Green Lantern Screenwriter Responds To Deadpool 2’s Mid-Credits Scene
Today, when you hear the name Marc Guggenheim, you may very well be instilled with a measure of confidence, probably because he’s one of the chief architects behind The CW’s Arrowverse. But, like anybody, the man encountered some trials and tribulations on his way to the top.
Now, it may be easy to forget this simple factoid, but Guggenheim did actually co-write the screenplay for 2011’s Green Lantern, which, believe it or not, was originally intended to kickstart the DC Extended Universe. But when the film proved to be a flop, Man of Steel got that honor for all intents and purposes.
So, when you look at which TV series and comic books he contributes to these days, you may understandably wonder how he dropped the ball with DC’s main ringslinger. To be fair, though, the blame can’t be placed on him because, as we know, studio executives at Warner Bros. really like meddling with DC movie productions.
Fortunately, both Guggenheim and lead actor Ryan Reynolds went on to find much success elsewhere, with the former running the show for a time at Arrow and Legends of Tomorrow, and the latter proving to be the perfect casting choice for Deadpool.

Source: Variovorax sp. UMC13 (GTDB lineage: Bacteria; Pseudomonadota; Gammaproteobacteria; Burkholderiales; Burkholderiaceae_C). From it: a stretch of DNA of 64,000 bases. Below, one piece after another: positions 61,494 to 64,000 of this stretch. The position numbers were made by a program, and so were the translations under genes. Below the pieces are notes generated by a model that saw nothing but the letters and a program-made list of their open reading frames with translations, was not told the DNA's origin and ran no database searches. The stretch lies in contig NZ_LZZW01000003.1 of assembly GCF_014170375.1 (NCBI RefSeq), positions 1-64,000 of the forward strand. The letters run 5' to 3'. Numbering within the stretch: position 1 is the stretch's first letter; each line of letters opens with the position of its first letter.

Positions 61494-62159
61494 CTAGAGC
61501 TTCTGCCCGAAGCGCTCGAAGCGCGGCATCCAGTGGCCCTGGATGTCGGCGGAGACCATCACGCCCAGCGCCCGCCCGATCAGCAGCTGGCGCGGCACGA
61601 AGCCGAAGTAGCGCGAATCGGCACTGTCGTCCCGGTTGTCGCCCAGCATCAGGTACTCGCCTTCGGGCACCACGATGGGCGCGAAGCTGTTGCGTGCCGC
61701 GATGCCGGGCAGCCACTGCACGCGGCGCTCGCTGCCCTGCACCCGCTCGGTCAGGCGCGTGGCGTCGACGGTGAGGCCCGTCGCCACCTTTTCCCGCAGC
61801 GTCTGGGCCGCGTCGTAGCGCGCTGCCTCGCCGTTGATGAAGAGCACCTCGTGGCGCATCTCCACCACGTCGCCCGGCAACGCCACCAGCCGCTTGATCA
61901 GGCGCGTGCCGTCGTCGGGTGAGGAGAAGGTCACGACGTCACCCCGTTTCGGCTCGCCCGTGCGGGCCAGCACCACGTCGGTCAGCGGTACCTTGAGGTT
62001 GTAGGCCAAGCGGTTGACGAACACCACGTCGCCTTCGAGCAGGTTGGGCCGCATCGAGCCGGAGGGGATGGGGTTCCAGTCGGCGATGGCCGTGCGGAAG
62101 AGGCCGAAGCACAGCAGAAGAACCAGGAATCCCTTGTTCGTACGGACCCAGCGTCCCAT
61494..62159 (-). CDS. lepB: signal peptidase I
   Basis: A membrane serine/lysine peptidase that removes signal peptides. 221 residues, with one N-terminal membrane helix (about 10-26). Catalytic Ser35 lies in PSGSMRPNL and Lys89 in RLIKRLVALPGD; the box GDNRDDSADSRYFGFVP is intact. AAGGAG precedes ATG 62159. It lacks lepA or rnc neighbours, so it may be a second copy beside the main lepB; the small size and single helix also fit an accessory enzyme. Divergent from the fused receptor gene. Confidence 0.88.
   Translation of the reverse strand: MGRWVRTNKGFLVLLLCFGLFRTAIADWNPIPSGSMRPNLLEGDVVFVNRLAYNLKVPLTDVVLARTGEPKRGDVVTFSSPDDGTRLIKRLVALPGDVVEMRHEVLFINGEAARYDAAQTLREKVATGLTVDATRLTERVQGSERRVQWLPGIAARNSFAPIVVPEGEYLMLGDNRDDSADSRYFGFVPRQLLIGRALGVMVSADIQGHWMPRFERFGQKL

Speaking of which, Wade Wilson’s latest cinematic outing, Deadpool 2, had quite the memorable mid-credits scene. In keeping with the character’s irreverent fourth wall breaking humor, the Merc with a Mouth traveled back in time and actually killed Reynolds himself just as he was about to step up to the big leagues while unwrapping the screenplay for the Green Lantern movie.
As expected, some people who worked on GL were bound to see D. Piddy’s sequel at some point – and one of them just so happened to be Guggenheim! Perhaps to the surprise for some, he seemingly took the jab in stride, posting a Tweet that can be viewed above, saying the ribbing had been “well played.”
To be fair, the studio meddled with Guggenheim’s original screenplay for Green Lantern to the point that it became a much different beast by the time principal photography had wrapped, so it stands to reason that any insults lobbed at the final product might not be taken too personally by him.